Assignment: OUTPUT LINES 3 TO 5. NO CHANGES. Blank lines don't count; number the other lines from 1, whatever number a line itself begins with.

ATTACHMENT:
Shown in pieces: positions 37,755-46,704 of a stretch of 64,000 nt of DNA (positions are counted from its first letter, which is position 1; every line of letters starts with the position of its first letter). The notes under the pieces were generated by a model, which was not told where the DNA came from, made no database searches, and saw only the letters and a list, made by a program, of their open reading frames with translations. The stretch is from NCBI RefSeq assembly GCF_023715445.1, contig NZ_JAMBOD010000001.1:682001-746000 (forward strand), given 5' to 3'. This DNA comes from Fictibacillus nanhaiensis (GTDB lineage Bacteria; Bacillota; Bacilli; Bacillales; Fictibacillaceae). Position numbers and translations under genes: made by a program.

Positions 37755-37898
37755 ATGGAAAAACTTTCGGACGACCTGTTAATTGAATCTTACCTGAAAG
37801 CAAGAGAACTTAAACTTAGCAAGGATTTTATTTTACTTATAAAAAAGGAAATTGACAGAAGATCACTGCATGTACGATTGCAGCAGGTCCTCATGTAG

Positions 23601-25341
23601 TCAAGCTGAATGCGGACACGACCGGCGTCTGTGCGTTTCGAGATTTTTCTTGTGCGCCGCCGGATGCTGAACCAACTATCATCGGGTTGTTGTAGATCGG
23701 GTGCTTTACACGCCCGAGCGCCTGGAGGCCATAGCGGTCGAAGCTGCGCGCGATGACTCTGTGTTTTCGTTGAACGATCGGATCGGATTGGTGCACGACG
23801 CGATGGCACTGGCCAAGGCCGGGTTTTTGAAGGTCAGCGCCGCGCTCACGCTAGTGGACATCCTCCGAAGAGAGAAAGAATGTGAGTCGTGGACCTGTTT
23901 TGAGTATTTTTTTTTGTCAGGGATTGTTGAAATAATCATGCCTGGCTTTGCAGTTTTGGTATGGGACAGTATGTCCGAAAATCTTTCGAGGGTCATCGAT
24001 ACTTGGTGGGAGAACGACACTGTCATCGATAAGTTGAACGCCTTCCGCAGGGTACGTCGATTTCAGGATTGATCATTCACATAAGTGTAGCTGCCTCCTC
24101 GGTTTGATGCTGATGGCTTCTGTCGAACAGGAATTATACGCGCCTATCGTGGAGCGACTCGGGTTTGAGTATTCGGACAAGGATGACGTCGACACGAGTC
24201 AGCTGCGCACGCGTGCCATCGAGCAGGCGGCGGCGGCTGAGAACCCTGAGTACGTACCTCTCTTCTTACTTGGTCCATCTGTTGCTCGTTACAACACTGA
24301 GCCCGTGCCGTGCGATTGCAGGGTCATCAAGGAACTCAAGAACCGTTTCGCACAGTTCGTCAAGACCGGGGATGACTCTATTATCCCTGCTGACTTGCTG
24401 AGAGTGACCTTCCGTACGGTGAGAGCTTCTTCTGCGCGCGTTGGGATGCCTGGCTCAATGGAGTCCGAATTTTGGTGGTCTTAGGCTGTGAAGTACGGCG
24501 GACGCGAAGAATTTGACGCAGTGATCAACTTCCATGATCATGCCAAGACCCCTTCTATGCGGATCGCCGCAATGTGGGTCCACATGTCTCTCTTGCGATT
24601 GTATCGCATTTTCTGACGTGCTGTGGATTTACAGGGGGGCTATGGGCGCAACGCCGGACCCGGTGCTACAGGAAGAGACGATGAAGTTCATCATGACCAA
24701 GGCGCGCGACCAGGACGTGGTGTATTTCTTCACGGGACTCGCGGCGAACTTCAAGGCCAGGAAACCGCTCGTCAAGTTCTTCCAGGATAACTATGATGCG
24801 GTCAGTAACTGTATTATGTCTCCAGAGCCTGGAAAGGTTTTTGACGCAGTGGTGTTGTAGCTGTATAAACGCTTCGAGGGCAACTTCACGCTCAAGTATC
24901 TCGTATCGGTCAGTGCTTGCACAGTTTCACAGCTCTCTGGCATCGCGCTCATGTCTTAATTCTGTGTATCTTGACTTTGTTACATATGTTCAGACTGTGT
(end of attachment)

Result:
37755 ATGGAAAAACTTTCGGACGACCTGTTAATTGAATCTTACCTGAAAG
37801 CAAGAGAACTTAAACTTAGCAAGGATTTTATTTTACTTATAAAAAAGGAAATTGACAGAAGATCACTGCATGTACGATTGCAGCAGGTCCTCATGTAG

Positions 23601-25341